The Problem of the Magical Squares according to the Indians, Excerpt from "A New Historical Relation of the Kingdom of Siam"

Tome II

by Monsieur De La Loubere

Envoy Extraordinary from the French King, to the King of Siam, in the years 1687 and 1688. Wherein a full and curious Account is given of the Chinese Way of Arithmetick, and Mathematick Learning. In Two Tomes, Illustrated with Sculptures. Done out of French, by A.P. Gen. R.S.S.

1693

Cassini is also credited with introducing Indian Astronomy to Europe. In 1688, the French envoy to Siam (Thailand), Simon de la Loubère, returned to Paris with an obscure manuscript relating to the astronomical traditions of that country, along with a French translation. The Siamese Manuscript, as it is now called, somehow fell into Cassini's hands. He was intrigued enough by it to spend considerable time and effort deciphering its cryptic contents, also determining on the way that the document originated in India. His explication of the manuscript appeared in La Loubère's book on the Kingdom of Siam in 1691.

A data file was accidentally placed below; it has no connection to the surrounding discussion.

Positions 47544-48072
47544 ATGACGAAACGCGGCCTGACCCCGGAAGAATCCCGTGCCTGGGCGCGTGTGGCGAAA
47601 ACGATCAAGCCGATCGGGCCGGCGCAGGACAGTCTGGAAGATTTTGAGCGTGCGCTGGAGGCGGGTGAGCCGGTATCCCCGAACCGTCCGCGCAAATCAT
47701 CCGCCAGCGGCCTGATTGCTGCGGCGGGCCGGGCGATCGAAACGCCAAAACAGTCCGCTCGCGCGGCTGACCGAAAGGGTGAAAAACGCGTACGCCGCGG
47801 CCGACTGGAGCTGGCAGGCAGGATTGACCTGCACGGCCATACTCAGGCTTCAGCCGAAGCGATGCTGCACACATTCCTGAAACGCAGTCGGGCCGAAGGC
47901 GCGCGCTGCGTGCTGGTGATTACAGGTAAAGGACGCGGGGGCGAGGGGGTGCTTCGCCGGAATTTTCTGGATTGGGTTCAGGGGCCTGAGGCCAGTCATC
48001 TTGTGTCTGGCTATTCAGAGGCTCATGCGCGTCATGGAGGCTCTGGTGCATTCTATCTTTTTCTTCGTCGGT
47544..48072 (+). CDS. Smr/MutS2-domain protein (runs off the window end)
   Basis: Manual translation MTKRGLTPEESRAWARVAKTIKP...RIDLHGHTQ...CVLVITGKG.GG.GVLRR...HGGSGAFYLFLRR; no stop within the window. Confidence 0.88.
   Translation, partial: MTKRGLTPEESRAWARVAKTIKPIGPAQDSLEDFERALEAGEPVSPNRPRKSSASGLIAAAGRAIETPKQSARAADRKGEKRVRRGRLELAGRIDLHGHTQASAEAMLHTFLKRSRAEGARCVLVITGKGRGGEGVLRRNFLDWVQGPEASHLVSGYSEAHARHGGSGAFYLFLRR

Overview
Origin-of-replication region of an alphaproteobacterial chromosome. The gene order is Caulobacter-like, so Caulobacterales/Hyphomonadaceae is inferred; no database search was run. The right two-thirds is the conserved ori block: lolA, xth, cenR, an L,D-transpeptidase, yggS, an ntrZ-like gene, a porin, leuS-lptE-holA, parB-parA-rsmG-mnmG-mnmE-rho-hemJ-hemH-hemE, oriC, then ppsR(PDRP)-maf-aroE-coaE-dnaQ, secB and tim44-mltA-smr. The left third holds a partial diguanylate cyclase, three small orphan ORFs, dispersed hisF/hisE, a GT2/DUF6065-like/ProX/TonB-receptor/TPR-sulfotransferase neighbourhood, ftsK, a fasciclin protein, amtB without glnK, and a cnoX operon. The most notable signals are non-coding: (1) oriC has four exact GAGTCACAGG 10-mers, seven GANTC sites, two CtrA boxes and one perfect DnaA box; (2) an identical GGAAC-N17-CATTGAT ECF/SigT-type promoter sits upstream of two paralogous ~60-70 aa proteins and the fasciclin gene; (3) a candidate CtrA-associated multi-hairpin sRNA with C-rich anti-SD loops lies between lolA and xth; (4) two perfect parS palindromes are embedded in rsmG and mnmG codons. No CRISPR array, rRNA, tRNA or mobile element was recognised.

-- Giovanni Domenico Cassini, by Wikipedia

Curiously enough the first definite information respecting the Hindu system of astronomy, came to Europe from Siam, where, in the early centuries of our era, there was a flourishing Hindu state. In 1687 Louis XIV sent M. de la Loubere on an embassy to Siam, and he brought back with him a portion of a manuscript containing rules for computing the places of the sun and moon. This was submitted to the celebrated John Dominic Cassini, the Italian astronomer, whom Louis had brought to Paris to take charge of his observatory. In his hands the calculations described, without indication of the meaning of the constants employed, were lucidly explained.

-- Burgess, James (1893). "Notes on Hindu Astronomy and the History of Our Knowledge of It". Journal of the Royal Asiatic Society of Great Britain & Ireland: 722–723.